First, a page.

1000 Albums Project


Fear Innoculum, by Tool
Suggested by Andy Scott-Morrissey

I reviewed my first, and so far only, Tool release – Lateralus – back as Album 134.

At the time, as a Tool Virgin, I was legitimately daunted by their reputation as a Worthy Band, capital W, capital B. Their music, to me, attracted a certain type of anal retentive who would merrily and elaborately wax lyrical about the mathematical underpinnings of the key change that’s eight-five seconds into Track Four. If you mentioned that you didn’t like a particular song, they’d state that you were wrong. And then provide proof, in essay form.

On that day, I gave it a middling 5/10, which by now I’m sure you’ve all realised translates as “f**ked if I know.”

I ended my review of their sludgy guitars, underplayed vocals and cerebral structures with a caveat that, should I find the time and energy, I’d likely rate the band more highly as my understanding and appreciation grew. It was Album 134, I was a mere baby, running scared of the perceived threat of a rampant Tooligan army braying for my blood, discordantly, in 7/4 time.

It’s not Album 134 anymore, folks. I’ve three-hundred-plus extra platters under my belt, and I’ve a much clearer personal picture of what is good, and what is not.

Fear Innoculum, by Tool? Is not.

My first complaint of two is that the whole album is massively self-indulgent. The digital version runs to a daunting one hour and twenty-six minutes, with six of the songs pounding out their messages for at least ten minutes. It’s been thirteen years since their previous album, so I suppose their fans demand their money’s worth after so long in the desert. While the length of something isn’t particularly negative in and of itself, it definitely gives the band scope to dwell on aspects overlong. I found myself rolling my eyes at times, bouncing in my seat as the tracks morphed at a glacial rate, just wishing they’d get to the damn point.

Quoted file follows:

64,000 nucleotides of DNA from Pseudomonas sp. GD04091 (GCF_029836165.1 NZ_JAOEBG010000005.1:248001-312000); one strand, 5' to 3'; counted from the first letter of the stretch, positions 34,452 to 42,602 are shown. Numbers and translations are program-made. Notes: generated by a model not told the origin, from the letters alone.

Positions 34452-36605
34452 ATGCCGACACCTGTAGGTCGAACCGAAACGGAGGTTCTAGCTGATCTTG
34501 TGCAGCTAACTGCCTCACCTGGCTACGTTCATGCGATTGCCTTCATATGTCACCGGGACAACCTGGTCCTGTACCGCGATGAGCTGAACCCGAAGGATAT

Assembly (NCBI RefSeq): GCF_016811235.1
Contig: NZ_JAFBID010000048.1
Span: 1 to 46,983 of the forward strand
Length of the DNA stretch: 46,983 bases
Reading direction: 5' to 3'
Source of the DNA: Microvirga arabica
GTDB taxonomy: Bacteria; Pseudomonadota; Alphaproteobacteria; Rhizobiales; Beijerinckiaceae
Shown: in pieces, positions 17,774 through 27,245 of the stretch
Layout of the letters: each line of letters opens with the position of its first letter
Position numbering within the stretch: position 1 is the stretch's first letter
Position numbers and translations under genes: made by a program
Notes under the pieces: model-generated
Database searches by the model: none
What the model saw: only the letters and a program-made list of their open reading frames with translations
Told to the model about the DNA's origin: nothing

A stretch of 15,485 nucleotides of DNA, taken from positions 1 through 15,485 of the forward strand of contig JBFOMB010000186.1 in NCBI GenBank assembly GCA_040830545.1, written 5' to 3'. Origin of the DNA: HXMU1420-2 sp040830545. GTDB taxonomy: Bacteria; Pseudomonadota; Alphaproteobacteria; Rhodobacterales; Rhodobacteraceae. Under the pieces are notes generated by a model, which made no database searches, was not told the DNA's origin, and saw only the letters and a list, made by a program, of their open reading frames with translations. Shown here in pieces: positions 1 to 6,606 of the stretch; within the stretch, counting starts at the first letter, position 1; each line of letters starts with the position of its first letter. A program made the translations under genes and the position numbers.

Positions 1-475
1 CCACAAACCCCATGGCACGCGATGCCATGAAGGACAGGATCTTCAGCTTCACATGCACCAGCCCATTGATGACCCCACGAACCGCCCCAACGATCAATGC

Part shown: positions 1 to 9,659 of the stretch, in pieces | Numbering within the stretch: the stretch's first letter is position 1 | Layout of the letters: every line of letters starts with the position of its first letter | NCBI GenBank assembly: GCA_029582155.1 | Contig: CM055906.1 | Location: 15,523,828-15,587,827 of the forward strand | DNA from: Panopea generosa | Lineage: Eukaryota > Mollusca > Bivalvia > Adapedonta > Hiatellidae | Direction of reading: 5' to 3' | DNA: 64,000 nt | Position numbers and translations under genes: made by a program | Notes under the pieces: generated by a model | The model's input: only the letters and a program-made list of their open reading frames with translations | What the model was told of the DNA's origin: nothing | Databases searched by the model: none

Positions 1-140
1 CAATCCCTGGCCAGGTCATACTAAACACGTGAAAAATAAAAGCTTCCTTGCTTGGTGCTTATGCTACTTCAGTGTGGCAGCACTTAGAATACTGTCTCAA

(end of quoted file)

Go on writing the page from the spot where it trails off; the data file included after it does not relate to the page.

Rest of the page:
My second issue is to do with the vocals, indirectly. Long time readers will know that my love for a vocal virtuoso is unparalleled. While Maynard James Keenan can be labelled a virtuoso in many ways, he’ll get no gongs for singing. He’s fine, I guess, albeit hugely unassuming in the songs with a vocal element, likely stemming from the self-awareness that he’s not Axl Rose or Mike Patton. He’s perfectly adequate for the work he’s being asked to do, and it’s actually this issue that gives me pause. The vocal on this album, and on Lateralus too for that matter, seem segmented and subdued, bereft of an emotive anchor, simply pasted into the relevant sections like any other instrument. It’s a creative choice, process-driven and very defendable, but I want more than mere “singing goes here.”

I do have a standout. It’s the thirteen-minute behemoth 7empest, which won the Grammy for Best Metal Performance. It’s a shifting tune, with a much more vitriolic vocal, but I sense it took the award more through expectation than accomplishment. Maybe that’s churlish. I haven’t forgiven the Academy for picking Tull over ‘Tallica in 1989.

Fear Innoculum gets another middling 5/10, but don’t mistake this score for avoidance. I’m stood tall, back lintel-straight, looking the band in they eye and declaring: I don’t get it.

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